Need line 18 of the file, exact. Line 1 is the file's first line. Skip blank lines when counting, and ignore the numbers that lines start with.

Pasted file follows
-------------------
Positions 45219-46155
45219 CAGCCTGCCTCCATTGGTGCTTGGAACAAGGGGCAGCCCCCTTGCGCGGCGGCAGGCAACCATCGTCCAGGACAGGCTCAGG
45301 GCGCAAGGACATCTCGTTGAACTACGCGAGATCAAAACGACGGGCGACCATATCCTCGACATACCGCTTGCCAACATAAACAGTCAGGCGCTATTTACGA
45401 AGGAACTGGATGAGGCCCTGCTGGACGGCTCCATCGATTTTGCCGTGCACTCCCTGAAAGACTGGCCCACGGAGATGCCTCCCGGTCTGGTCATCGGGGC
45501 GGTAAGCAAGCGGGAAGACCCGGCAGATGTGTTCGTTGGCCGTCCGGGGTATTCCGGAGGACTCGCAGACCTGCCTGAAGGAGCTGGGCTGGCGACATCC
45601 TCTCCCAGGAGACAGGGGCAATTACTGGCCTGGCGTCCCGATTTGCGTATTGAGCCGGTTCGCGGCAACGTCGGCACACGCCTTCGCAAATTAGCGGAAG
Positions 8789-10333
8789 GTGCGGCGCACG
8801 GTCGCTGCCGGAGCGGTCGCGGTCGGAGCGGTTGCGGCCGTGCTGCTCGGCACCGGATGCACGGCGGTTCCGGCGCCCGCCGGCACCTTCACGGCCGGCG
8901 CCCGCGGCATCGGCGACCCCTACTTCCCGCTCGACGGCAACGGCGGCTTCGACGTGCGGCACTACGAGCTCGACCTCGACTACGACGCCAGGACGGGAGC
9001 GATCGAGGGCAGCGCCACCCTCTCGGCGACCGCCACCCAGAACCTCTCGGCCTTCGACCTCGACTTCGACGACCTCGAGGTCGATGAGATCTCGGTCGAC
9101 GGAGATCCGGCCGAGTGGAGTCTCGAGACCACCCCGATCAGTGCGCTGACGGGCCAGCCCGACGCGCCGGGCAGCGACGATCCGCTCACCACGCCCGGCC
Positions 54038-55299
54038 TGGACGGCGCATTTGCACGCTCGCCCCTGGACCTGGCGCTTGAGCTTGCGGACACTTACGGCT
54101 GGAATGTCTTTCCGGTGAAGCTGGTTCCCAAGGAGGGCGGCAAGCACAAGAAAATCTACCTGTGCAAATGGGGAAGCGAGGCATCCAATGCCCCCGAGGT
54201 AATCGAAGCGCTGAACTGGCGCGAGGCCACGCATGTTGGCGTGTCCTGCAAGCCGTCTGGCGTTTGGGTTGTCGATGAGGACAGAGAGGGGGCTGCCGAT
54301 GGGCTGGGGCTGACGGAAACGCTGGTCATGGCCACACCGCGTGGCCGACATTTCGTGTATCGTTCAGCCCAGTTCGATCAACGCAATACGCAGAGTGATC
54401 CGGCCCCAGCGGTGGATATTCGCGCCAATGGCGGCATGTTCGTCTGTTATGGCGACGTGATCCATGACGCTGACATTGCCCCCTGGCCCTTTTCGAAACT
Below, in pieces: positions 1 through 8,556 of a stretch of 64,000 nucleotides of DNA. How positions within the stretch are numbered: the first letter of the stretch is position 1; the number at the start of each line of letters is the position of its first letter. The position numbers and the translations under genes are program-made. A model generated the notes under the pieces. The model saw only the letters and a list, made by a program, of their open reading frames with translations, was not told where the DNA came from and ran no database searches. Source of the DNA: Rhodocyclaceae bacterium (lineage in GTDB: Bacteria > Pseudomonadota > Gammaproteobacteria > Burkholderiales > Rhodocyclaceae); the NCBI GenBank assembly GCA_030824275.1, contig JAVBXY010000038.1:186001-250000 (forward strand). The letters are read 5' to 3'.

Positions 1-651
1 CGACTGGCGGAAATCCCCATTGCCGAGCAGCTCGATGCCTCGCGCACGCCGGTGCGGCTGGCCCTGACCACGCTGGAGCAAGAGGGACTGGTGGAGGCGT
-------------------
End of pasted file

54401 CGGCCCCAGCGGTGGATATTCGCGCCAATGGCGGCATGTTCGTCTGTTATGGCGACGTGATCCATGACGCTGACATTGCCCCCTGGCCCTTTTCGAAACT